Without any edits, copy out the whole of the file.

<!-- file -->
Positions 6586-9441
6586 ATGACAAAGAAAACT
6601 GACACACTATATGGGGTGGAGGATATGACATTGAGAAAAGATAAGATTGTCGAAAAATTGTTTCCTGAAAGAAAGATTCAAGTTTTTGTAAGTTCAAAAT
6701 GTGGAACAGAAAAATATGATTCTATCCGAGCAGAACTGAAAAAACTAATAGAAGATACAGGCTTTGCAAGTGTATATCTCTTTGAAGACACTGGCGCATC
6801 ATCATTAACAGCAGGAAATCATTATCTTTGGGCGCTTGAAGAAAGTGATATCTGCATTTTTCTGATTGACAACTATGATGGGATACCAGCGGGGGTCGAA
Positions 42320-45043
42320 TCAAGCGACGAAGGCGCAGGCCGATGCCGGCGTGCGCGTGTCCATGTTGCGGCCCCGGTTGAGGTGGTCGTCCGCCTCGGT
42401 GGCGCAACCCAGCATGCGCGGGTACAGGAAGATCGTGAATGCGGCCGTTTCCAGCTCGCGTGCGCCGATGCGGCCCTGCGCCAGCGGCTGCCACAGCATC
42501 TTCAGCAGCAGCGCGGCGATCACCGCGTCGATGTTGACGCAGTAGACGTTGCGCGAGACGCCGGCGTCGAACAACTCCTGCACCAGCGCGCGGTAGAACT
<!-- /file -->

Positions 6586-9441
6586 ATGACAAAGAAAACT
6601 GACACACTATATGGGGTGGAGGATATGACATTGAGAAAAGATAAGATTGTCGAAAAATTGTTTCCTGAAAGAAAGATTCAAGTTTTTGTAAGTTCAAAAT
6701 GTGGAACAGAAAAATATGATTCTATCCGAGCAGAACTGAAAAAACTAATAGAAGATACAGGCTTTGCAAGTGTATATCTCTTTGAAGACACTGGCGCATC
6801 ATCATTAACAGCAGGAAATCATTATCTTTGGGCGCTTGAAGAAAGTGATATCTGCATTTTTCTGATTGACAACTATGATGGGATACCAGCGGGGGTCGAA
Positions 42320-45043
42320 TCAAGCGACGAAGGCGCAGGCCGATGCCGGCGTGCGCGTGTCCATGTTGCGGCCCCGGTTGAGGTGGTCGTCCGCCTCGGT
42401 GGCGCAACCCAGCATGCGCGGGTACAGGAAGATCGTGAATGCGGCCGTTTCCAGCTCGCGTGCGCCGATGCGGCCCTGCGCCAGCGGCTGCCACAGCATC
42501 TTCAGCAGCAGCGCGGCGATCACCGCGTCGATGTTGACGCAGTAGACGTTGCGCGAGACGCCGGCGTCGAACAACTCCTGCACCAGCGCGCGGTAGAACT